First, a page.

Readers who have a special interest in believing that faith in God is an escapist evasion of the harsh realities of life, like to suggest that the Jewish Holocaust survivor Elie Wiesel lost his faith in God during his internment in Auschwitz-Birkenau.

The argument that Wiesel lost his faith in the face of Nazi horror, might seem to be supported by Wiesel’s willingness to ask difficult painful often unanswerable questions. But, for Wiesel, questions that cannot be answered are no argument against the existence of God. Unanswerable questions are one of the means by which our hearts are opened to the reality of a mystery and wonder that transcend our ability to comprehend.

Early in his memoir Night Elie Wiesel describes his meeting as a boy with Moishe the Beadle, the man who would become his spiritual guide. Wiesel says, Moishe

had watched me one day as I prayed at dusk.

“Why do you cry when you pray?” he asked, as though he knew me well.

“I don’t know,” I answered, troubled.

I had never asked myself that questions. I cried because… because something inside me felt the need to cry. That was all I knew.

“Why do you pray?” he asked after a moment.

Why did I pray? Strange question. Why did I live? Why did I breathe?

“I don’t know,” I told him, even more troubled and ill at ease. “I don’t know.”

From that day on, I saw him often. He explained to me, with great emphasis, that every question possessed a power that was lost in the answer…

Man comes closer to God through the questions he asks Him, he liked to say. Therein lies true dialogue. Man asks and God replies.

If Wiesel had stopped here, the words of Moishe the Beadle might seem trite and simplistic. But Wiesel goes on to say that, in this dialogue, when God speaks using words,

We cannot understand them. Because they dwell in the depths of our souls and remain there until we die. The real answers, Eliezer, you will find only within yourself.

“And why do you pray Moishe?” I asked him.

“I pray to the God within me for the strength to ask Him the real questions.”

“The real questions” of course are the ones that have no answers in this human realm. It takes strength to ask these questions because it is hard to hold that deep unknowing. It takes courage to live with the unresolved tension of the horror and the glory of the human condition. It is a brave person who can say, “I do not know, but I trust.”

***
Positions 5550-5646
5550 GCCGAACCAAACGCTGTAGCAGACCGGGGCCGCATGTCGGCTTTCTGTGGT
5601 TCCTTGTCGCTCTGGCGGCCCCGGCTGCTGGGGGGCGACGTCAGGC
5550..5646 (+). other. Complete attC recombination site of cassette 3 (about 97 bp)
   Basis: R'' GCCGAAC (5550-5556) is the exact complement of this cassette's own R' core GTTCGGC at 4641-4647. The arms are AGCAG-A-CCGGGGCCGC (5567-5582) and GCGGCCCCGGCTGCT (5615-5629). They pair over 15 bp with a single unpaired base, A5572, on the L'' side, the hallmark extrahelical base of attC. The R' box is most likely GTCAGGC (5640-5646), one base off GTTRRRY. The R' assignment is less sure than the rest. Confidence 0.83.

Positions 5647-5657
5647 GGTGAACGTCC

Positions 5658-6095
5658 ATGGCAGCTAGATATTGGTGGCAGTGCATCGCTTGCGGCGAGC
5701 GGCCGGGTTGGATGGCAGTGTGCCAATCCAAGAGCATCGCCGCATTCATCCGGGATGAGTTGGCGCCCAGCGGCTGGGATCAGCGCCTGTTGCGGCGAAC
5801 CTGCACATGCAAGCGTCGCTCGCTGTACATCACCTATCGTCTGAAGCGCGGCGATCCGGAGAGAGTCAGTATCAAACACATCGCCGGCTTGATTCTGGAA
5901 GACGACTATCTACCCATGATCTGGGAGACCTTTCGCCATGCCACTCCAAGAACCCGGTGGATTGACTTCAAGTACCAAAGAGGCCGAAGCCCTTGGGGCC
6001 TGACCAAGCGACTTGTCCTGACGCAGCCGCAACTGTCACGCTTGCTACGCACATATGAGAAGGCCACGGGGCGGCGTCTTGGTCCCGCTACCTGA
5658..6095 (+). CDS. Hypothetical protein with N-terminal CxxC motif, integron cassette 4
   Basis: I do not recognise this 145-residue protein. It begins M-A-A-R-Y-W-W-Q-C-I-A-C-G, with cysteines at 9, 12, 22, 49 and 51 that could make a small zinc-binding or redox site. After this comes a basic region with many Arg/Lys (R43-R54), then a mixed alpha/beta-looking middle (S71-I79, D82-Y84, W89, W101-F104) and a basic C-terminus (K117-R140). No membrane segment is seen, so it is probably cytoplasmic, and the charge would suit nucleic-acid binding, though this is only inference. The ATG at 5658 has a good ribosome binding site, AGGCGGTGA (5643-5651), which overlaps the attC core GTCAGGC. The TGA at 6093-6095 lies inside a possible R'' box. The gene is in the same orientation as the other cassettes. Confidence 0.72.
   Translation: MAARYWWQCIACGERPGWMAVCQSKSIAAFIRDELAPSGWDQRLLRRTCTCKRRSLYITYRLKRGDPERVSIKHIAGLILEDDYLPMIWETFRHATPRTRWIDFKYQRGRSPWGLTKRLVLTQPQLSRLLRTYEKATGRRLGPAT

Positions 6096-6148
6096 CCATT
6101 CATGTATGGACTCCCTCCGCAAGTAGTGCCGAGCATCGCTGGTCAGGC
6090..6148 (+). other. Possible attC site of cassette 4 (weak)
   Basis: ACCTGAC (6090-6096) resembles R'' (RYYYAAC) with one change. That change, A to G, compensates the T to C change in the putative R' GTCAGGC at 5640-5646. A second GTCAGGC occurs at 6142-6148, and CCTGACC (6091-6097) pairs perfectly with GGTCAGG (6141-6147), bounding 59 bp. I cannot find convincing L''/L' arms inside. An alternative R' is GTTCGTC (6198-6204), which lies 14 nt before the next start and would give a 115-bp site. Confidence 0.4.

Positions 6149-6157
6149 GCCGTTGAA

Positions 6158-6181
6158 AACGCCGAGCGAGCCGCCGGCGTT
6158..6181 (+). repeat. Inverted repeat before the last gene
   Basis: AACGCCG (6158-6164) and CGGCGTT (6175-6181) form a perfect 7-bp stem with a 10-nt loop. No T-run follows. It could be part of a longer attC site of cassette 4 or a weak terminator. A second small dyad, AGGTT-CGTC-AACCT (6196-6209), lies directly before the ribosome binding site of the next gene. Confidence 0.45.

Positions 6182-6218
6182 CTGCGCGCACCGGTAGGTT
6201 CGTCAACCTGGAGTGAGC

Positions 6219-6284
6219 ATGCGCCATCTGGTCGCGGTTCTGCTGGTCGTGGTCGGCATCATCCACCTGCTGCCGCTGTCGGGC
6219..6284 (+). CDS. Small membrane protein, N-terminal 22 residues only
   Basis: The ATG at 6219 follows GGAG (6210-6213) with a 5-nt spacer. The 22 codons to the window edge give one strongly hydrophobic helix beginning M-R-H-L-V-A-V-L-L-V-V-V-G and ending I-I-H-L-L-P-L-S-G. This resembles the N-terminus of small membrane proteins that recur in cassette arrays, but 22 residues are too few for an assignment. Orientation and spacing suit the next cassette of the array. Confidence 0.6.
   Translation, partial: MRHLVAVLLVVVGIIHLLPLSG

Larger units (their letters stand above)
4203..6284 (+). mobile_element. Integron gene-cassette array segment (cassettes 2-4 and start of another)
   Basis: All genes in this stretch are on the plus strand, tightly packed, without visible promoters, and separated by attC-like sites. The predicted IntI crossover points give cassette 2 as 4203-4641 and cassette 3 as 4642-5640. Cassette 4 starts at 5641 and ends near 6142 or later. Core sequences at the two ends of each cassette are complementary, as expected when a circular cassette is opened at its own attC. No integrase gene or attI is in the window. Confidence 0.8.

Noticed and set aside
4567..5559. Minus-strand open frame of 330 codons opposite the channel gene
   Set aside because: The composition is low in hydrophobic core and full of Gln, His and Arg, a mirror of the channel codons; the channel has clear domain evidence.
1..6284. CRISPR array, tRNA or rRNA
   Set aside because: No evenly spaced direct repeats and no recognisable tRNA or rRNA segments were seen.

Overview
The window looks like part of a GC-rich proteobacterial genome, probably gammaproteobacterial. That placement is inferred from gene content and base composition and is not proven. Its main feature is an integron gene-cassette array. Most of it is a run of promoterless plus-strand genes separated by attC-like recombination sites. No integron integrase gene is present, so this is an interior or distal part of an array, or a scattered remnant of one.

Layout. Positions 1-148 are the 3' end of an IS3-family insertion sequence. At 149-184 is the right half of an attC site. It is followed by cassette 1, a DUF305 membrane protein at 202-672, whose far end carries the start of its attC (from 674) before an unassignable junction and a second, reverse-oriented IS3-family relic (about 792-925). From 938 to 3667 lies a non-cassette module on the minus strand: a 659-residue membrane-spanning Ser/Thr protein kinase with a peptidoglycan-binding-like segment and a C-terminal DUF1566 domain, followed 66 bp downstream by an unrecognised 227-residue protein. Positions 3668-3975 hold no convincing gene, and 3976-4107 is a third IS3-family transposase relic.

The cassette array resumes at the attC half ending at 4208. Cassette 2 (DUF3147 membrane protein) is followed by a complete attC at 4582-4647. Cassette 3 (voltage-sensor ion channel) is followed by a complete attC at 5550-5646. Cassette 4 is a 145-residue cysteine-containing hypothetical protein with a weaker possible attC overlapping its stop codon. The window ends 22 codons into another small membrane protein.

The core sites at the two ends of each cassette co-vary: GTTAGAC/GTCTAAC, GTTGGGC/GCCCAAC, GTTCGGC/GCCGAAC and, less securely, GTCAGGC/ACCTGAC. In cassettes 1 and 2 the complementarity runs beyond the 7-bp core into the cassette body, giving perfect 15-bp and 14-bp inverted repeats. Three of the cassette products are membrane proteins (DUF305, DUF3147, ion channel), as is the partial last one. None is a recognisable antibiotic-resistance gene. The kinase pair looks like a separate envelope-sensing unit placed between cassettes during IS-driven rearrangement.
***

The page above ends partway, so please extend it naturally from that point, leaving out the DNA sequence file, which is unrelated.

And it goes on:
Questions that cannot be answered are no proof of God’s absence. Silence does not demonstrate that we have been abandoned by the divine.

The empty spaces that surround us are an invitation. They call us to let go of our need for control, understanding, and comprehension. Silence invites us to step out beyond the limited time-bound material realm and open to a dimension of existence that cannot be contained by our human answers.

We come to know the reality that is present in the silence where words exhaust their usefulness, by holding the unanswerable questions. As we stand on the edge of the abyss of unknowning we discover that we are held. We are no alone. The emptiness of sound is not the absence of Presence. The way to connect with the realm of the Spirit is by asking “real questions”.

What are the “real questions”?

The real questions are the not intellectual quandaries with which we so often entertain ourselves. The real questions are questions of the heart. They are the ones that that cause me to be honest.

Why am I sad?

What is it of which I am afraid?

What is it that I am resisting in relation to you or to this circumstance?

How do I respond to loneliness?

These are the questions that have the capacity to break open my heart to that place where I know there is a mysterious presence that permeates my existence. Questions are a doorway to an awareness of the One in whom I can trust even when I do not understand.

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